UPDATE 2013: Problem (mostly) solved today. Multiple rounds of shortening still tend to garble the original url address.
In software development you’ll – unfortunately – sooner or later end up having to compromise between usability and functionality. These compromises are often a result of either financial, time or technological constraints. However, the wonderful thing with software is that you can always improve, add and modify after the fact.
Services like jaiku and twitter enables you to let the world know every novel, quaint or painfully inane activity that you are up to at any time, through almost every thinkable mode of communication, save semaphores and smoke signals. One mode being sending and receiving updates per SMS via your mobile phone. A standard SMS text message is limited to 160 characters. As twitter and Jaiku also supports the sending and receiving updates via SMS, they have implemented the limitation set by this lowest common denominator. For instance twitter even keeps 20 characters for itself and you get to play with a remaining 140 characters per update.
I’ll leave it to others to ponder the consequences on the language and communication – if any. I wanted to bring the attention to a usability issue brought about by this technological constraint, not start a discussion about the evolution or devolution of language and communication, although interesting in itself.
To be able to post links (URLs) to pages on the Internet in their updates on twitter and Jaiku, people are using additional services like urlTea and tinyurl to help reduce the numbers of characters to transmit the address, but leaving it functional. Those services take a potentially long address like ‘https://www.cia.gov/library/publications/the-world-factbook/ index.html’ and truncate it to ‘http://tinyurl.com/2b2kg9’, leaving more characters to write a personal message to go with the link with. However, any identity or clue as to where that address may lead has now been removed. (Not to mention the additional burden the use of those additional services places on the poor user. I’ll leave that discussion for later posts.)
I’ve illustrated how this looks when using the web interface of twitter below:
Notice that there are no clues in that address as to what to expect when you click on it. The clever twitterer might suggest that if you’ve been following Chris Pirillo for a little while you’d expect the link to be leading to one of his web casts on his site, but then again there is no information in that address to tell you at a glance what to expect. You can’t know if it’s linking to the story you already read two weeks ago, if it’s self promotion if it’s linking to a site you know and trust – it could even link to an address that would get you in trouble at work.
Enter ‘The Gulf of Evaluation’:
“Does the system provide a physical representation that can be directly perceived and that is directly interpretable in terms of the intention and expectations of the person?The Gulf of Evaluation reflects the amount of effort that the person must exert to interpret the physical state of the system and to determine how well the expectations and intentions have been met. The gulf is small when the system provides information its state in a form that is easy to get, is easy to interpret, and matches the way the person thinks about the system.” – Donald Norman in ‘The Design of Everyday Things‘, Doubleday 1990.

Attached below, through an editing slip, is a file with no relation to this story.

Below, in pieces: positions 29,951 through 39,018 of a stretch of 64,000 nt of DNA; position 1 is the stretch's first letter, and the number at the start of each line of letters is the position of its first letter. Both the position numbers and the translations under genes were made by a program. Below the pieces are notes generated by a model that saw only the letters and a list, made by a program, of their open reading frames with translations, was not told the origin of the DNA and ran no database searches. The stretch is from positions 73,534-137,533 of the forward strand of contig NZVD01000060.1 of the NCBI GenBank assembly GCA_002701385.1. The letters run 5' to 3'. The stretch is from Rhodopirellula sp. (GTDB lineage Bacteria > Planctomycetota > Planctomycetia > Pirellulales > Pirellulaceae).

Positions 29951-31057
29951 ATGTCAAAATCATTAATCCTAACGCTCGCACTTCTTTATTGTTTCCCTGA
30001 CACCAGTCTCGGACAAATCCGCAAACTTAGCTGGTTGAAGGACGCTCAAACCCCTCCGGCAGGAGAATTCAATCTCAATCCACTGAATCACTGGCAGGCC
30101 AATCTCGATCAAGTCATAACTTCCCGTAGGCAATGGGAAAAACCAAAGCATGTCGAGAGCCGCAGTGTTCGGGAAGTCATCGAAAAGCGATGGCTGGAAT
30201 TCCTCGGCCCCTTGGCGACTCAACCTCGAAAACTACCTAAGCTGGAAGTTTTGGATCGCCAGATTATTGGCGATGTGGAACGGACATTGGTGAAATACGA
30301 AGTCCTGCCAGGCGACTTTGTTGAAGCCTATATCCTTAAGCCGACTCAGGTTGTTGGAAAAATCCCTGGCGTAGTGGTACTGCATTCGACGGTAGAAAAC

I’ll argue that the gulf of evaluation is light years wide in the case in question. I’d like to have some transparency please. Show me a proper address!
Of course it could be argued that some users of the mentioned services would actually support the extra layer of obscurity afforded by the use of nameless addresses – that it actually generates more traffic from people clicking blindly than it would if people could see the real address and source. I do not have a firm opinion about that, however.
There are of course ways to alleviate for this unfortunate loss of information, letting us know where we’re going before wasting our time or getting fired (if using Jaiku and/or twitter hasn’t already gotten you fired) by clicking on the wrong links anywhere but the SMS’. I’ll propose two modes of improvement. One involves internal changes to the services themselves, and the other external additions with no need for involvement from the Jaiku or twitter development team. They both have advantages and disadvantages.
I’ll start with the blatantly obvious one; Jaiku and twitter should look up the truncated addresses before they are rendered and parse them. That is to say a truncated address would be shown in full when using all web based interfaces. Why on earth should we be limited and constrained to the lowest common denominator on the web? We can have gazillions of characters! Heck, keep the limit to 140 characters displayed on the web , just like the current solution, but show those URLs in full in addition to those 140 characters. However this would require the time and attention from the official development teams that are probably already preoccupied with other challenges, fixes and policies.
The second and almost as obvious one would be to develop a plug in for e.g. Firefox that would identify addresses from services like tinyurl and urlTEA, look them up and show the complete address in the status bar below left and as a tool tip when hovering with the pointer over the link. I’ve illustrated how this may look below:
The two immediate advantages of this solution would be that it require no commitment from an internal development team and that it would work with any web page, not only with the content coming out from twitter or Jaiku.
Here’s a another perspective on URL shortenings from Jeff Atwood of codinghorror.com